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CBST researchers participated in work using the FLASH ultrafast free-electron laser in Hamburg, Germany -- to make measurements with nanometer and femtosecond accuracy.
Demonstration of nanometer-resolution X-ray diffraction imaging of freely moving particles in a vacuum.
30 nm particles were injected (iv) into the beam line (i) of the FLASH free-electron x-ray laser where <30 fs x-ray pulses produced diffraction patterns from individual particles which were reflected by a multilayer x-ray mirror (vii) and recorded on a CCD camera (vii). Real images were recovered from the diffraction pattern using iterative techniques developed by a former CBST post doctoral researcher. See Marchesini, Rev. Sci. Instrum. 2007, 78 (4) 011301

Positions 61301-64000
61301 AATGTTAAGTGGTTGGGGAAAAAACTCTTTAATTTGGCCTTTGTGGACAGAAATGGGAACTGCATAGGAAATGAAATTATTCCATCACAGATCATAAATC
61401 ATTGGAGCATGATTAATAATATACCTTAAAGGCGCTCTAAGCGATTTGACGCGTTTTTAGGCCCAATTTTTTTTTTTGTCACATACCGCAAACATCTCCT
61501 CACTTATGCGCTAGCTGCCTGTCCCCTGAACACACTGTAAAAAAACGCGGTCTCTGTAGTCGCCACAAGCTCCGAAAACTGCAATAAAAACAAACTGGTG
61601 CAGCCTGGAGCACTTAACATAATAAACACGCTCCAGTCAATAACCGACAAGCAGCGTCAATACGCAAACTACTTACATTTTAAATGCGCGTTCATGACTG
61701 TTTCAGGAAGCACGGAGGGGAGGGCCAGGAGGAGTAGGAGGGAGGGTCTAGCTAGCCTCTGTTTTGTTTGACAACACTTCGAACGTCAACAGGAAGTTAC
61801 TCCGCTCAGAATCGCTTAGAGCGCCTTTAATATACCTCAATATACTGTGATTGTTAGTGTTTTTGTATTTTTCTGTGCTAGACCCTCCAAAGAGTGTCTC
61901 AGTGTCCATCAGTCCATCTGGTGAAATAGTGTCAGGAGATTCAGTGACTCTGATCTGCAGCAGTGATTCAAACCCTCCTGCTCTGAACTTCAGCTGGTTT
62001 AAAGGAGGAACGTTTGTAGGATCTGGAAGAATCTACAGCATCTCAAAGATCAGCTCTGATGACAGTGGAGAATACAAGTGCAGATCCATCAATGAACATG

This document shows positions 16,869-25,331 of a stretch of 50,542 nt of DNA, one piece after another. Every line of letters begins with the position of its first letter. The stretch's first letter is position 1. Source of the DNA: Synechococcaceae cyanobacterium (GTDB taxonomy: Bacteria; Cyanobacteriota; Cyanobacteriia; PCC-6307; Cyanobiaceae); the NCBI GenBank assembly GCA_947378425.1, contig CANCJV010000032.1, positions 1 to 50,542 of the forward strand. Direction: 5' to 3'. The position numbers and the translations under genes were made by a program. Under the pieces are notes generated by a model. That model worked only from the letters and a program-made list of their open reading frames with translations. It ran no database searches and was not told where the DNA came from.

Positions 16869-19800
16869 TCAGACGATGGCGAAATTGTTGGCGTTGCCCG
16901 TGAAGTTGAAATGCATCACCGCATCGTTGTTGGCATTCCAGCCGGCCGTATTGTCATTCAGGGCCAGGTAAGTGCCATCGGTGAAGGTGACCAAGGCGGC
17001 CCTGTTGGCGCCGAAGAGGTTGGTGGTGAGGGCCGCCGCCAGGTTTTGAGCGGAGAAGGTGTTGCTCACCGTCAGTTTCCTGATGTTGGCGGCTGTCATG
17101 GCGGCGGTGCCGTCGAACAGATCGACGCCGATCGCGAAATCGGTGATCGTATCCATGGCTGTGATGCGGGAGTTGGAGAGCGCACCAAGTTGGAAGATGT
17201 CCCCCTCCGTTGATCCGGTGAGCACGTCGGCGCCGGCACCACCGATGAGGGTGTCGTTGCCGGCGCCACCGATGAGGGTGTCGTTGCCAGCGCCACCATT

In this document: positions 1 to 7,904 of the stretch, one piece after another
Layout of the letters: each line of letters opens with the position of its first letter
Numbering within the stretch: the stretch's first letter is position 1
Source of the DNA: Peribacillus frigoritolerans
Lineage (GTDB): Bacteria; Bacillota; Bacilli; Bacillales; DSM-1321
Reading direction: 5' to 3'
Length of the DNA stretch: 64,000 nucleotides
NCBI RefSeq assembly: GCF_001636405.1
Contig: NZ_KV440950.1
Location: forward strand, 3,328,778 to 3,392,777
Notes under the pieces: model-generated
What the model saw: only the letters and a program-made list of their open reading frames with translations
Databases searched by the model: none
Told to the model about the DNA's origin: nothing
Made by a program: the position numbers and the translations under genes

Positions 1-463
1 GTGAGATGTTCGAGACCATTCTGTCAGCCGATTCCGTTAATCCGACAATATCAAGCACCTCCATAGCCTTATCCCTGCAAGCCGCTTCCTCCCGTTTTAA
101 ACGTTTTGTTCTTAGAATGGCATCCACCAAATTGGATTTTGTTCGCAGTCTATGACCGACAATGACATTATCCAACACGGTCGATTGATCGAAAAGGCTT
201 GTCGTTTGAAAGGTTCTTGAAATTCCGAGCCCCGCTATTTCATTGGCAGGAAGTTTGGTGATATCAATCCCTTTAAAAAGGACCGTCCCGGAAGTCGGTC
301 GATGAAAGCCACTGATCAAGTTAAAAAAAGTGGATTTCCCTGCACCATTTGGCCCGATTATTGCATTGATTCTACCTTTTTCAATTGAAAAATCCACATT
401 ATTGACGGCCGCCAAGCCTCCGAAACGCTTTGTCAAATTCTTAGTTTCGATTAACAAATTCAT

Demonstration of femtosecond time-delay X-ray holography. Chapman, Hau-Riege, Bogan, Bajit, Barty, et al., Femtosecond time-delay X-ray holography, Nature 2007, 448 (9) 676
A single x-ray pulse (<30 fs) illuminated a single polystyrene bead mounted on a 20-nm thick silicon nitride membrane. Some of the x-rays are scattered from the bead and are reflected by a multilayer x-ray mirror back towards the bead where additional x-rays are scattered. X-rays scattered from the first pass interfere with x-rays from the second pass and are then reflected by the detector mirror to record the resultant x-ray hologram on a CCD camera. The time delay, which can be controlled to fs accuracy, is used to record the motion of the exploding bead.